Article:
Written by Belmont Patch columnist Lisa Gibalerio
Ready or not, here they are! The 2013 edition of “The Holiday Season” is in full swing.
For most of us, this is a stressful time of year. Participation in this festive season requires a tremendous amount of effort and energy. And nothing in our everyday lives stops, we just add to an already relentlessly demanding existence.
In an effort to assuage some stress of the season, I googled “Tips for Managing Stress this Holiday season.” Let me share with you some of the “helpful” tips I stumbled across.
Buy safe toys: If you plan to buy toys for the kids in your life, choose age-appropriate toys and look for labels with safety advice. Avoid toys with small parts and sharp edges.
Wow. I wish I had thought of that before purchasing all of the children on my list a set of kitchen knives. I guess the baby shouldn’t get a sewing kit this year, either. Nix the razor stocking-stuffers.
Celebrate on a budget: Take a few minutes to decide how much you can afford to spend on gifts, travel, parties, decorations, and other holiday expenses. Stick to your budget.
Drawing up a budget that reflects what I can afford to spend actually increases my stress tenfold! I see the logic here, I really do. Hemorrhaging money in December is a sure-fire way to get the New Year off to a rough start. But really, can’t they come up with something that is even slightly possible to implement?
A friend of mine confided that it takes her the first ten months of the year to pay off the holiday bills from the year before. Once the debt is paid down, the spending starts up, all over again. She said it was her version of “Christmas Club” budgeting. I think she is on to something.
Give the gift of service: The greatest gift you can give to others is service. Consider reading to your child as it will improve his/her reading skills.
Here again, I can feel my stress level rising as I contemplate the reaction of my kids to receiving the “gift of service” in the form of being read to. Which isn’t to say that my family, as a whole, couldn’t certainly stand to offer more service to the community. I am all for giving; I’m just not brave enough to pass it off as a gift to my kids, in lieu of “tangible goods.” Just saying.
Find seasonal employment: Businesses need extra help around the holidays. Employment will help supplement your income and potentially lead to a permanent position.
What?! Let me see if I understand this, because yet again, my stress level is accelerating upward exponentially. In addition to already relentlessly demanding lives, we have for the months of November and December added: shopping, baking, wrapping, and card sending, to name just a few. On top of that, we are supposed to find seasonal employment. When? From midnight to 5:00 a.m.? I’m going to have to pass.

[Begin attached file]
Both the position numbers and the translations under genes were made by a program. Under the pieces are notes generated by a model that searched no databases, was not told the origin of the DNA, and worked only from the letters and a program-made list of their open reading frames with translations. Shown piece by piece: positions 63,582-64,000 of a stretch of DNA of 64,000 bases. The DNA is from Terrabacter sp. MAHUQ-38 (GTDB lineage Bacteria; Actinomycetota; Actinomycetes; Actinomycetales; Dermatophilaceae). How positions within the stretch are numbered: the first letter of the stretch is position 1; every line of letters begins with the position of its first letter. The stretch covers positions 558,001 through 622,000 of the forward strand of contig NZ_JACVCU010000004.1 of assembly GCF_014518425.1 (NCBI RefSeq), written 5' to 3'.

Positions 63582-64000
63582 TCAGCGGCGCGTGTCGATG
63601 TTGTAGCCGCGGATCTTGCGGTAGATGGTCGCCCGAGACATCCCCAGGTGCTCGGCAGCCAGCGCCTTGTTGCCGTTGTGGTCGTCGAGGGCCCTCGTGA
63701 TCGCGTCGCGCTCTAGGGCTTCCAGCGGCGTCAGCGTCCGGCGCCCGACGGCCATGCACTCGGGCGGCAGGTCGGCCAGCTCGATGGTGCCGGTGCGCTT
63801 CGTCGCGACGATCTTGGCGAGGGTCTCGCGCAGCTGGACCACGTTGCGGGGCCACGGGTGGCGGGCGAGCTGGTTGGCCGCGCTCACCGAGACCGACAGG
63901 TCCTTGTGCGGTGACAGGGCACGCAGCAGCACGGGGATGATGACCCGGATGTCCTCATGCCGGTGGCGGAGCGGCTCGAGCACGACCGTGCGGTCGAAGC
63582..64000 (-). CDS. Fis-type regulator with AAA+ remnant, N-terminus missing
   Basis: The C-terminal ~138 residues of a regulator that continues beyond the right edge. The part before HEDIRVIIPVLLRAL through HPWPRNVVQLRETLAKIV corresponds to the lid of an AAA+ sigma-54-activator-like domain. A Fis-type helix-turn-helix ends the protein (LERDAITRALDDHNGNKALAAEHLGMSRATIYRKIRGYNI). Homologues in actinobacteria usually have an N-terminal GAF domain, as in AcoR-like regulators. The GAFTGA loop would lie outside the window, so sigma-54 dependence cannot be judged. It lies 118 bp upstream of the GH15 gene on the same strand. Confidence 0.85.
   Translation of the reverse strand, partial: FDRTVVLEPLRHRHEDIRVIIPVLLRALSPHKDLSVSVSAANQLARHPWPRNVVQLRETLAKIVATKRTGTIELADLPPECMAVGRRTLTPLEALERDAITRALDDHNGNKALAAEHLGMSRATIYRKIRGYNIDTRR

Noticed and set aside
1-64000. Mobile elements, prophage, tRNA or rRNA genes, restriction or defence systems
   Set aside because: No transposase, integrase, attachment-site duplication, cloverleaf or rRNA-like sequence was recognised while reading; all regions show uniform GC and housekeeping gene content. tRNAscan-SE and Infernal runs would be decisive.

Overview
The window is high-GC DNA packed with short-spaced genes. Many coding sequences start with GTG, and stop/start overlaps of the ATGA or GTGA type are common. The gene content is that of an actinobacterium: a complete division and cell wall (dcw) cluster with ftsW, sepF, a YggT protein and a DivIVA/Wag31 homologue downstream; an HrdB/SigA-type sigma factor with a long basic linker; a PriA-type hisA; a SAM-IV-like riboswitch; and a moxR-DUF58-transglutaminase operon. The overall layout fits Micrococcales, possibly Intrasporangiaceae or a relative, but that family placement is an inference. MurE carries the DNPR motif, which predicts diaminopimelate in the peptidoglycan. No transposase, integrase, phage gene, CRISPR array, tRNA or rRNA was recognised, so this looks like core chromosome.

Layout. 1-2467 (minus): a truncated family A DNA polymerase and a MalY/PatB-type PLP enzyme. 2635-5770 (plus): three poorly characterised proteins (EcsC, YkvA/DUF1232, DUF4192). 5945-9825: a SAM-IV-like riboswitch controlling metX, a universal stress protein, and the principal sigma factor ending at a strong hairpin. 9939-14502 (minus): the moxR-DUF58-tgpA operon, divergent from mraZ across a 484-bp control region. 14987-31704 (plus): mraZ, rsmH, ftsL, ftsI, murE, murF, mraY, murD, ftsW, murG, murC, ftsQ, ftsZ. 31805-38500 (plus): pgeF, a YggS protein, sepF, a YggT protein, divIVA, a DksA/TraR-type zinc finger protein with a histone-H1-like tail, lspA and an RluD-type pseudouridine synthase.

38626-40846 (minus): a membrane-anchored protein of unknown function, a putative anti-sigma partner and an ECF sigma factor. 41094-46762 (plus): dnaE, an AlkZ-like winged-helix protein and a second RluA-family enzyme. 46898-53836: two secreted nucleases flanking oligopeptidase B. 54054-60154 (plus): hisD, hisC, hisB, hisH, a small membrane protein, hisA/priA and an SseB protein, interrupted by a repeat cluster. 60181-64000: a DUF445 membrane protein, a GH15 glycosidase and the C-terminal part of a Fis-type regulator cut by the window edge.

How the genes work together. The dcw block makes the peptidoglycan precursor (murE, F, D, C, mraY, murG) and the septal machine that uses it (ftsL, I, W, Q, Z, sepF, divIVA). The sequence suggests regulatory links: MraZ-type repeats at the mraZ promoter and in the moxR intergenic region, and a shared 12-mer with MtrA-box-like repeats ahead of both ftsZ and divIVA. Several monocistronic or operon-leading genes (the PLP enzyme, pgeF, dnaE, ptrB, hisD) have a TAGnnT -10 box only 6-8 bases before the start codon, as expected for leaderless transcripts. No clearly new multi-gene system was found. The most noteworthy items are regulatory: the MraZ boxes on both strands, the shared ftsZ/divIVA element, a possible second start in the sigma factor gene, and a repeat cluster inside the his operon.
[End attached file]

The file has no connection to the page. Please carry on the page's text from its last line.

Be safe and save money with LED lights: Consider switching to LED lights to save energy and money this season. LED lights also reduce the risk of fire.
Well, I suppose this makes sense. But “fire” had not even been one of stressors. Until now, thank you.
Pay attention to food portions and exercise: Holiday celebrations sometimes involve over-indulging in sweet treats and heavy foods. Holiday pounds can add up over the years. Eat less food and make exercise a regular part of your day.
Well, I wish this had occurred to me before. Consider it done. I will, having read this tip, vow to eat less food and make exercise a regular part of my day.
Reduce holiday waste: The holiday season includes many opportunities to reduce waste, recycle, and reuse items. Buy rechargeable batteries, recycle your tree, and save paper by sending electronic greetings.
Way ahead of you on this one, hint writer. Our tree is artificial and is therefore reused each year. My “to/from” tags are made from recycled holiday cards. As for electronic greetings, clearly they are more Earth friendly. But isn’t it much more fun, once a year, to find an old fashioned greeting card in the mail box?
I’ll stop here. There are endless lists out there pertaining to Holiday Survival and Stress Reduction. But as you can see from the profound tidbits collected above, none are very helpful. It is a tough time of year.
My advice: don’t sweat the small stuff and stop and smell the Poinsettias. But don’t eat them, some species are poisonous.
Wasn’t that helpful? Bet you’re less stressed already!
Good luck out there!